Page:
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Dr Libby: Back in control

Stress and overwhelm seem to be inevitable parts of life in today’s busy world, but they don’t have to be, says Dr Libby Weaver, who is visiting the Sunshine Coast to share insights from her new book.


Dr Libby: Back in control

Stress and overwhelm seem to be inevitable parts of life in today’s busy world, but they don’t have to be, says Dr Libby Weaver, who is visiting the Sunshine Coast to share insights from her new book.

Dr Libby Weaver is a busy woman. The acclaimed nutritional biochemist, author and media personality isn’t impervious to stress, but she has learnt some techniques to ensure it doesn’t get on top of her, and now she wants to share her insights with others.

“If my brain has attached itself to a list of tasks I have to get through in a day and there’s a sense of stress and overwhelm building, I pause and think, what’s this showing me? I realise it’s not about the tasks,” she says.

“Sometimes I’ll catch a glimpse of what’s really going on, but sometimes it will take me longer to think about it. If I go a bit deeper I can see it’s a conversation I’m avoiding because I’m going to find it really difficult, or I have to say no to something… or I’ve got six phone calls to return and one will make me feel really uncomfortable and there’s a risk I might not be seen as kind.”

The idea that much of our stress is a result not of having too much to squeeze into a day, but the quality of our relationships, is an interesting one. She discusses it in her new book, The Invisible Load: A Guide to Overcoming Stress & Overwhelm.

“What most people do is make what they do every day full of urgency, keeping people happy and constantly getting approval,” she says. “We need to look at our perceptions of ourselves and who we need to be in the world.

“It’s pretty nuts, the situations we get ourselves into. We have to keep everyone happy, we’ve got forehead words – words written across our foreheads that describe how we want people to see us – efficient, selfless, reliable, intelligent.

The list of traits that describe how we want to be seen is endless. We’re not taught to look at this stuff at school. It’s wired into us that love, approval and acceptance are essential to our survival.”

For many of us, the need for love and acceptance can become detrimental to our health, especially when we become people pleasers. “When you’re a people pleaser, you have no flexibility in how you can be seen. Of course, everyone wants to be seen in a favourable light, but with non-people pleasers, their self-worth is not dependent on how someone else sees them. They know they have a beautiful heart.”

Dr Libby says life is getting faster and people are feeling more overwhelmed than ever before. The body starts to alert you through whispers, but these whispers grow louder if you don’t listen.

“It might start with tension in the shoulders, and you might put up with that. Before, you may have been happy having a glass of wine on a Friday night; now you can’t wait to have a drink at midday.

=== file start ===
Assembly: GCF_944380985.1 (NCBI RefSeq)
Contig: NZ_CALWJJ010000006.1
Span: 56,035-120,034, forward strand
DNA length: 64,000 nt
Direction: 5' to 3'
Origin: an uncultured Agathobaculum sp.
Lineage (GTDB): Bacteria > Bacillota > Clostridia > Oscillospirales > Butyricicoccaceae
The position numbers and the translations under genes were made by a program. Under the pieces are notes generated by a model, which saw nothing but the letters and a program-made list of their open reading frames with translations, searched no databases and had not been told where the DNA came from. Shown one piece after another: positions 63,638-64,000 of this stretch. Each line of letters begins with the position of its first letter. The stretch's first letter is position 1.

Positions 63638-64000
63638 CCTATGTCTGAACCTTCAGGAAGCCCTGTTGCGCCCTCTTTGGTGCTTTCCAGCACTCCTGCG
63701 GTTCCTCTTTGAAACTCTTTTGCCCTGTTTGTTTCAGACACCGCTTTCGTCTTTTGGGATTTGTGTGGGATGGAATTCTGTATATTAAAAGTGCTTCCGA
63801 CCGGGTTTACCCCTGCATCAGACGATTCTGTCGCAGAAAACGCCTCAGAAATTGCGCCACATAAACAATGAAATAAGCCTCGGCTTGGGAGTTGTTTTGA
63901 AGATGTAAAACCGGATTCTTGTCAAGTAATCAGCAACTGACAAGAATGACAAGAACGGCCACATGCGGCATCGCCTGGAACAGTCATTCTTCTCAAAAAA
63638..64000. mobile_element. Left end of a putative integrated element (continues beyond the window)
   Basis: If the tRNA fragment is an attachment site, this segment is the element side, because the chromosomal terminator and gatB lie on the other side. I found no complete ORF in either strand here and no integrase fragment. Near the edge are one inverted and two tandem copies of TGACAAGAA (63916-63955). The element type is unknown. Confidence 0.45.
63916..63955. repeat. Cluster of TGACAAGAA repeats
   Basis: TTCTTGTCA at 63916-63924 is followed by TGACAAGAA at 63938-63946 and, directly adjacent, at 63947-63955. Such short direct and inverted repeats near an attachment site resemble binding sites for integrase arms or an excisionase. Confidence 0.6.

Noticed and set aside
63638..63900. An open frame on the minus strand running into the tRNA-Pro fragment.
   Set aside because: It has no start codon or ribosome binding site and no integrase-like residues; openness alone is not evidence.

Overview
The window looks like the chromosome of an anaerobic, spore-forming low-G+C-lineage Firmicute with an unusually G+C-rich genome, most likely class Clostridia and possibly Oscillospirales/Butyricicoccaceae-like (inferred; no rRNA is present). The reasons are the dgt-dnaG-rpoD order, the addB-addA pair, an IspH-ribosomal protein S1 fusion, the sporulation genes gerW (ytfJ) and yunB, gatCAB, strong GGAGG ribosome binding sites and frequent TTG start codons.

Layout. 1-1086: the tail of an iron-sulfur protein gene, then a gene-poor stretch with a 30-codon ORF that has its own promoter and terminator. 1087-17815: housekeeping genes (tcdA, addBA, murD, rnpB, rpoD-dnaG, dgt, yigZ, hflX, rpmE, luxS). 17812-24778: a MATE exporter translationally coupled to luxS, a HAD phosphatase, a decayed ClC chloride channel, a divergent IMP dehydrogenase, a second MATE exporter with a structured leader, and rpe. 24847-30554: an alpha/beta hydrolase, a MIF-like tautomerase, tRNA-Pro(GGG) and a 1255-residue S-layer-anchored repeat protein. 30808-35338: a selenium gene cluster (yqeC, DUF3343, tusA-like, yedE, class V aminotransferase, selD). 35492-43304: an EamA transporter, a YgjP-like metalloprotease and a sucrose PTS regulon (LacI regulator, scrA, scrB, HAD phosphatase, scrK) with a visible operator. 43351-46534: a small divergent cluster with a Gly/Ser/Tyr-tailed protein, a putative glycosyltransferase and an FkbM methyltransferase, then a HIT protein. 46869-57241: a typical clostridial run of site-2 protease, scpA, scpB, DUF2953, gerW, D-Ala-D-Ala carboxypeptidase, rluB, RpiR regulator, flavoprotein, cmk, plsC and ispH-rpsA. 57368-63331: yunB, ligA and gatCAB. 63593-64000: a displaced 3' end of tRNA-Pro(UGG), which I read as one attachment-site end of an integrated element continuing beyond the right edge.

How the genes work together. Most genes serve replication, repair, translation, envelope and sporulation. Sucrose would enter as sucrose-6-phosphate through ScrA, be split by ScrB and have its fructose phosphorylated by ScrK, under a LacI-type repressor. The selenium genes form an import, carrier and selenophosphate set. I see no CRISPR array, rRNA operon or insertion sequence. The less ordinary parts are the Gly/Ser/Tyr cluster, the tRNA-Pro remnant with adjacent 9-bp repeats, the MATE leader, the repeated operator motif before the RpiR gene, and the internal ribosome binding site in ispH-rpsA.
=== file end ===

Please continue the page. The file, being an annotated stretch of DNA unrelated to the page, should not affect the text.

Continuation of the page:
“Before, 80 per cent of the time you made nourishing food choices and now you feel you have no willpower. Instead of two biscuits, you have 10. Once, you were pretty even in nature and now you notice you’re really withdrawn and you don’t want to talk to people, including family members, or you get really snappy.

“You might start to get daily gut problems, your blood pressure is constantly elevated, you might have challenges with your thyroid gland, you can’t sleep properly, you don’t wake up feeling refreshed, your hair starts falling out, eyebrows start falling out.

“You realise you’re in a state of overwhelm when you feel like there’s almost no light at the end of the tunnel and you can’t see a way out.”

While everyone can suffer from stress and overwhelm, Dr Libby says women in particular tend to take on the mental load of running a family, which has detrimental effects on their health.

“It’s not necessarily gender specific but I’ve found women tend to be the rememberers of all things. They’re not the things that can be written down; it’s all in our heads and we just pull it off all day, every day. You’re just on automatic.

“It can result in problems with PMS and perimenopause. Very few women transition from menstruation to menopause smoothly. For a lot of women it’s a really tough time and it’s not supposed to be.”

Dr Libby says it’s important for women to do plenty of stress reduction work in the lead-up to menopause, and the techniques she shares are applicable to everyone.

“The thing that lowers our stress hormones fastest is slowing our rate of exhalation, particularly the out breath.

“You also need to have conversations with other people in your environment who can help. You need to say ‘I’m struggling here’.

“If your fulfilment in life has been sacrificed for too long, it has a massive ripple effect on your health.”

Dr Libby will present Overcoming Overwhelm at the Innovation Centre, University of the Sunshine Coast on Thursday September 5. Visit and click on ‘events’ for more.


Leigh Robshaw is a journalist who has worked in the media industry for more than 20 years. Originally from Sydney, she has lived and worked in London, Tokyo and Latin America. She joined the team in 2012 and is MWP's deputy editor. Writing, reading and travel are her greatest passions.

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